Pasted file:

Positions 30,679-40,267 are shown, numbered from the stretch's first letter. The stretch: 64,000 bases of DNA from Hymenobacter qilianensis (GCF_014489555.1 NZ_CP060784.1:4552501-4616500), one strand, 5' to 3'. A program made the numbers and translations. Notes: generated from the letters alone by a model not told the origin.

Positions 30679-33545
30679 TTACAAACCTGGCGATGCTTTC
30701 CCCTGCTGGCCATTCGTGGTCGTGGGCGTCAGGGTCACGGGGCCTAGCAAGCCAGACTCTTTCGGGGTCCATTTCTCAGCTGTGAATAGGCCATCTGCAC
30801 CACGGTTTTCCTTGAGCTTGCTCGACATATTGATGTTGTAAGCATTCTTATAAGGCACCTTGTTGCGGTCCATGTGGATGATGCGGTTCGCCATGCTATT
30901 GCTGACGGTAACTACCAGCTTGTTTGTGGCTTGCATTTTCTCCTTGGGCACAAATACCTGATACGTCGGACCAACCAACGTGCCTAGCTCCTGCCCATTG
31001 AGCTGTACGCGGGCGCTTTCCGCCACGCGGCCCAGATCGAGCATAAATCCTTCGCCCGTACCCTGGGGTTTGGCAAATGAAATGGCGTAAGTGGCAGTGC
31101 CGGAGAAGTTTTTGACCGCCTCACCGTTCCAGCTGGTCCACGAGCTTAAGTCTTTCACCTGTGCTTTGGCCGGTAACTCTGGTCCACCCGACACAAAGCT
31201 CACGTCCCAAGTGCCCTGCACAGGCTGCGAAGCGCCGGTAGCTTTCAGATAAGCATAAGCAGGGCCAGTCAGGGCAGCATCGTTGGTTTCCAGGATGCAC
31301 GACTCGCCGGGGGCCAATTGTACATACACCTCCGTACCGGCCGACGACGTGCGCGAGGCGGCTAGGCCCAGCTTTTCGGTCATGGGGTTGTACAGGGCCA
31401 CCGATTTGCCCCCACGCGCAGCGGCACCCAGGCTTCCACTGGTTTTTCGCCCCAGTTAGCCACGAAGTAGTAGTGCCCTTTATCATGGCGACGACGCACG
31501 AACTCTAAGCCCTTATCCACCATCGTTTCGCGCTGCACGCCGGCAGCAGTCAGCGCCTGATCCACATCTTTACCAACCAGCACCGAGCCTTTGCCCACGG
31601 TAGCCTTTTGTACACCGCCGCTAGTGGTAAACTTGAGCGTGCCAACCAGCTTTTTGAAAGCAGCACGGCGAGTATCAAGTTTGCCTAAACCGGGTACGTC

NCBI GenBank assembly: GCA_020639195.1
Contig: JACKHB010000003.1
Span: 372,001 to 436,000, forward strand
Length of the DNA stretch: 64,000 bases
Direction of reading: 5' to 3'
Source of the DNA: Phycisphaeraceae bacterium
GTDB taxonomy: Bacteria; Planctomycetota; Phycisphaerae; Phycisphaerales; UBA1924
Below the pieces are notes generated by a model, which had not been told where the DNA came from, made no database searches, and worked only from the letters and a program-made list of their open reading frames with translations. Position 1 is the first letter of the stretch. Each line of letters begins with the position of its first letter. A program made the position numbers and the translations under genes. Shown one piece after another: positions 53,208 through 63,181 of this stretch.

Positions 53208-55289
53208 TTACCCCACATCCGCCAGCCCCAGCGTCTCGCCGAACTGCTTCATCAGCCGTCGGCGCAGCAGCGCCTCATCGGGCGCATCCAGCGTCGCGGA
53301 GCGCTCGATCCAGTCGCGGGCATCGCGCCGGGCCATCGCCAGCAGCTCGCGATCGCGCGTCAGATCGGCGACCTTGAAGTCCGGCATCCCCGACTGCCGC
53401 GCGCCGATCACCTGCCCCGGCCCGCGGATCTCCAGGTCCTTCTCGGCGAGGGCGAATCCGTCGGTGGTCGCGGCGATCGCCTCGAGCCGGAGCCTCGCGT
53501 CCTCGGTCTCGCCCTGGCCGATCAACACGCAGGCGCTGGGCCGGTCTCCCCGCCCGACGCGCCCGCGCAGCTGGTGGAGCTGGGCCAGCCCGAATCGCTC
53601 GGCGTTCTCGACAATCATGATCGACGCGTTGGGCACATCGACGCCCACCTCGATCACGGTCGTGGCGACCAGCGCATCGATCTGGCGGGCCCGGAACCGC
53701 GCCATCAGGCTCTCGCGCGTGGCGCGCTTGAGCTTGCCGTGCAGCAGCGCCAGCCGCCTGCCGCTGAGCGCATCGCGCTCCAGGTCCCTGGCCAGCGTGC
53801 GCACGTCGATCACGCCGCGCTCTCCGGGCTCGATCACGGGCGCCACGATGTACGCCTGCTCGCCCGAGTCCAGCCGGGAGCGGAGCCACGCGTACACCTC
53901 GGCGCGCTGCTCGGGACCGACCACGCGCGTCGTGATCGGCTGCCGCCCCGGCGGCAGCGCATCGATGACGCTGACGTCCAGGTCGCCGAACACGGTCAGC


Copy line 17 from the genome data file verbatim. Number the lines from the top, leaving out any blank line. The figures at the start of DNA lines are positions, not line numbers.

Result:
Length of the DNA stretch: 64,000 bases